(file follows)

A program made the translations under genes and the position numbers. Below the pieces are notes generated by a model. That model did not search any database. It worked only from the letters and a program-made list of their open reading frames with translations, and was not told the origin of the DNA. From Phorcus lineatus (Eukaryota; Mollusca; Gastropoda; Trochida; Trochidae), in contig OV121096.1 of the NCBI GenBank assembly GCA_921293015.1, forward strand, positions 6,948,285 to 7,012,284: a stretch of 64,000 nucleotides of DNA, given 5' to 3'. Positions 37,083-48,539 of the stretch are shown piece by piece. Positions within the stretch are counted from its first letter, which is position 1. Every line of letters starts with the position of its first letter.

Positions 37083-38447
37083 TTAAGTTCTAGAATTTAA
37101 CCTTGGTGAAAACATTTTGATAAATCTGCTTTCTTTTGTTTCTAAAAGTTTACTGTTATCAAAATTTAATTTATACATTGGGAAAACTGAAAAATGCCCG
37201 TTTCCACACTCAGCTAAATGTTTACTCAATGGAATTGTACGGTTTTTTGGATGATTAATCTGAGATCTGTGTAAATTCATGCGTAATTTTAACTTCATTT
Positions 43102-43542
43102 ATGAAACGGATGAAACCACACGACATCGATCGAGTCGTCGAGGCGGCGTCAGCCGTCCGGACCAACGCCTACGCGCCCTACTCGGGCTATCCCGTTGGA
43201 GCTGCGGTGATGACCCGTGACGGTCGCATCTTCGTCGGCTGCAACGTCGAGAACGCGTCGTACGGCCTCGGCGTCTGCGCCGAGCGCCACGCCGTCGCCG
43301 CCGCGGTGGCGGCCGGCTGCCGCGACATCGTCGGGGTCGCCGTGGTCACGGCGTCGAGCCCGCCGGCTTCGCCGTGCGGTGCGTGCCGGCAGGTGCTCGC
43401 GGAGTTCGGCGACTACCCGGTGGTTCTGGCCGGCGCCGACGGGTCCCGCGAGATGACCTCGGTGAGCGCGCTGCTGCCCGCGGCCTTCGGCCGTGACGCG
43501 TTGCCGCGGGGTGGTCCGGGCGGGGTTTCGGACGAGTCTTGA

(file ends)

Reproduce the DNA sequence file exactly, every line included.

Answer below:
A program made the translations under genes and the position numbers. Below the pieces are notes generated by a model. That model did not search any database. It worked only from the letters and a program-made list of their open reading frames with translations, and was not told the origin of the DNA. From Phorcus lineatus (Eukaryota; Mollusca; Gastropoda; Trochida; Trochidae), in contig OV121096.1 of the NCBI GenBank assembly GCA_921293015.1, forward strand, positions 6,948,285 to 7,012,284: a stretch of 64,000 nucleotides of DNA, given 5' to 3'. Positions 37,083-48,539 of the stretch are shown piece by piece. Positions within the stretch are counted from its first letter, which is position 1. Every line of letters starts with the position of its first letter.

Positions 37083-38447
37083 TTAAGTTCTAGAATTTAA
37101 CCTTGGTGAAAACATTTTGATAAATCTGCTTTCTTTTGTTTCTAAAAGTTTACTGTTATCAAAATTTAATTTATACATTGGGAAAACTGAAAAATGCCCG
37201 TTTCCACACTCAGCTAAATGTTTACTCAATGGAATTGTACGGTTTTTTGGATGATTAATCTGAGATCTGTGTAAATTCATGCGTAATTTTAACTTCATTT
Positions 43102-43542
43102 ATGAAACGGATGAAACCACACGACATCGATCGAGTCGTCGAGGCGGCGTCAGCCGTCCGGACCAACGCCTACGCGCCCTACTCGGGCTATCCCGTTGGA
43201 GCTGCGGTGATGACCCGTGACGGTCGCATCTTCGTCGGCTGCAACGTCGAGAACGCGTCGTACGGCCTCGGCGTCTGCGCCGAGCGCCACGCCGTCGCCG
43301 CCGCGGTGGCGGCCGGCTGCCGCGACATCGTCGGGGTCGCCGTGGTCACGGCGTCGAGCCCGCCGGCTTCGCCGTGCGGTGCGTGCCGGCAGGTGCTCGC
43401 GGAGTTCGGCGACTACCCGGTGGTTCTGGCCGGCGCCGACGGGTCCCGCGAGATGACCTCGGTGAGCGCGCTGCTGCCCGCGGCCTTCGGCCGTGACGCG
43501 TTGCCGCGGGGTGGTCCGGGCGGGGTTTCGGACGAGTCTTGA